Grass-of-Parnassus, Parnassia palustris

The type locality for this wildflower is Mt. Parnassus, Greece.
So why do we have this plant growing as a native in Marin in
serpentine seeps?  It is one of the circumboreal group of species,
also native to Europe and Asia in northern latitudes. Many wetland
species have been spread, it is thought, by migratory birds but it
could have been present in geological history well before the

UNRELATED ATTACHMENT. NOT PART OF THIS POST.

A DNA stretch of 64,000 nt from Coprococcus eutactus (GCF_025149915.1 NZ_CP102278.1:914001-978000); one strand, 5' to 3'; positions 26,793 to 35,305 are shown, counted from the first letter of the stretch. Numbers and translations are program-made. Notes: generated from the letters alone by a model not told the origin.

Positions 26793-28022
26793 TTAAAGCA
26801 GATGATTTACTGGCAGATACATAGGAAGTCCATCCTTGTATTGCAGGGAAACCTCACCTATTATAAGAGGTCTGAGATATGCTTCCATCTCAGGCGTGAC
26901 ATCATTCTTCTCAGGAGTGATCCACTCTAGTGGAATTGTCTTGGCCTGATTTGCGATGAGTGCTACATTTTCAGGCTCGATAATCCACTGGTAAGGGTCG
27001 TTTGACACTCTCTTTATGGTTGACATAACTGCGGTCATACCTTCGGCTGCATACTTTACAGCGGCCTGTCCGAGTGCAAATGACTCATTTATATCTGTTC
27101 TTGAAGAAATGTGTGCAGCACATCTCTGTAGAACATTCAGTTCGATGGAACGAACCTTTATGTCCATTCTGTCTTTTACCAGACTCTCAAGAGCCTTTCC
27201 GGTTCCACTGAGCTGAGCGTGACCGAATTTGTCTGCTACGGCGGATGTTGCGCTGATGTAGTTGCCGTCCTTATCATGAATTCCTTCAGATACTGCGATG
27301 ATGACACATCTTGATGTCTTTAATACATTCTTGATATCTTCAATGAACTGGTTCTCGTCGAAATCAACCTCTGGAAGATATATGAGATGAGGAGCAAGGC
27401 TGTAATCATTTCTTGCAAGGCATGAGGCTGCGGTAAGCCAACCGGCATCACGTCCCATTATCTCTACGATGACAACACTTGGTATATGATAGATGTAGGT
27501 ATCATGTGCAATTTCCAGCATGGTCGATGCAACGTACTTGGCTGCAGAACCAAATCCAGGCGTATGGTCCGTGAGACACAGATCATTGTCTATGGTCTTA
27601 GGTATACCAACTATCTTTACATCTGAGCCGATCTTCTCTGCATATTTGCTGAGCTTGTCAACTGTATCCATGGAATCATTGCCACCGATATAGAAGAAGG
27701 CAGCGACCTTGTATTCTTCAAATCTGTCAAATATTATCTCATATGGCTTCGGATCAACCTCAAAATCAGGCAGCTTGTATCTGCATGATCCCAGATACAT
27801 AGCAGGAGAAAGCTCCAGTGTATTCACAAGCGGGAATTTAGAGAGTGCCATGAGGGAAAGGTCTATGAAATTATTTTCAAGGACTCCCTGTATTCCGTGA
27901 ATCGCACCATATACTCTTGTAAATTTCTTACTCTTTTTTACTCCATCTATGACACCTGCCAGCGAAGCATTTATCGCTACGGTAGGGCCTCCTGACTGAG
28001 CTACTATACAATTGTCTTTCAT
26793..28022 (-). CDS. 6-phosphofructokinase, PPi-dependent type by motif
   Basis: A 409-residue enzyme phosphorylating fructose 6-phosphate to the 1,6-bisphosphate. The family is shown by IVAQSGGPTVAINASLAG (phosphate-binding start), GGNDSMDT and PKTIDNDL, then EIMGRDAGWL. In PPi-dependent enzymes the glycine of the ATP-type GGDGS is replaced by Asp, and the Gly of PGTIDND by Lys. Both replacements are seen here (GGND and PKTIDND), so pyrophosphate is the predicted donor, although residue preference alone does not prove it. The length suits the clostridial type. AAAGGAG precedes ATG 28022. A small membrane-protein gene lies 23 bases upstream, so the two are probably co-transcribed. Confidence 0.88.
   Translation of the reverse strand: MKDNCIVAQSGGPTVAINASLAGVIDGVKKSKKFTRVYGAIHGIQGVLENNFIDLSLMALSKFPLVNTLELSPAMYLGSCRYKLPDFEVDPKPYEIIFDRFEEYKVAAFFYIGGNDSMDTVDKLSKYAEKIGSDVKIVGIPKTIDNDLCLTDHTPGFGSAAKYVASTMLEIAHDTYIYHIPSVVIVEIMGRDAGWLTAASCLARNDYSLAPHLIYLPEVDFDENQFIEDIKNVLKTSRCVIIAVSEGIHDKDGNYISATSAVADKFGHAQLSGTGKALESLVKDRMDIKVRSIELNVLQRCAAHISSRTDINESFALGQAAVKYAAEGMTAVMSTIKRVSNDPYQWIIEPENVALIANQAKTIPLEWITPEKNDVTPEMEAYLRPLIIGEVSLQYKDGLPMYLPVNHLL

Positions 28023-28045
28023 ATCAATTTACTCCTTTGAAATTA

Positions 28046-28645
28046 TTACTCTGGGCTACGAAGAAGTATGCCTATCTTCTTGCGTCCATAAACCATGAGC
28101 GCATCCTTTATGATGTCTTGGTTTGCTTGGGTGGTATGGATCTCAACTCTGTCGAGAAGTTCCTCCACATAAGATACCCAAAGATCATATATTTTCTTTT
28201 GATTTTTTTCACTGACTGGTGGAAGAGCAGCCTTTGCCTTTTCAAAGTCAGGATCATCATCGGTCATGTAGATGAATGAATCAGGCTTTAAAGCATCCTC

Quaternary ice-ages,  first retreating southwards ahead of the
glaciers then re-colonizing suitable sites later. Other species of
Parnassia in California and the other Western States are likely
derived from this ancestor.

Each flower has five sepals, five white petals, five
stamens, five branched, feathery, staminodes and a single ovary that
matures into a many seeded capsule. The Jepson Herbarium collections
all come from the Mt. Tamalpais area but the plants are more easily viewed in the
population in the seeps below Old St. Hilary’s Chapel, Tiburon.

Text by Doreen Smith – Photo by Vernon Smith.

Parnassia palustris IMG 0802

Grass of Parnassus – (Parnassia palustris)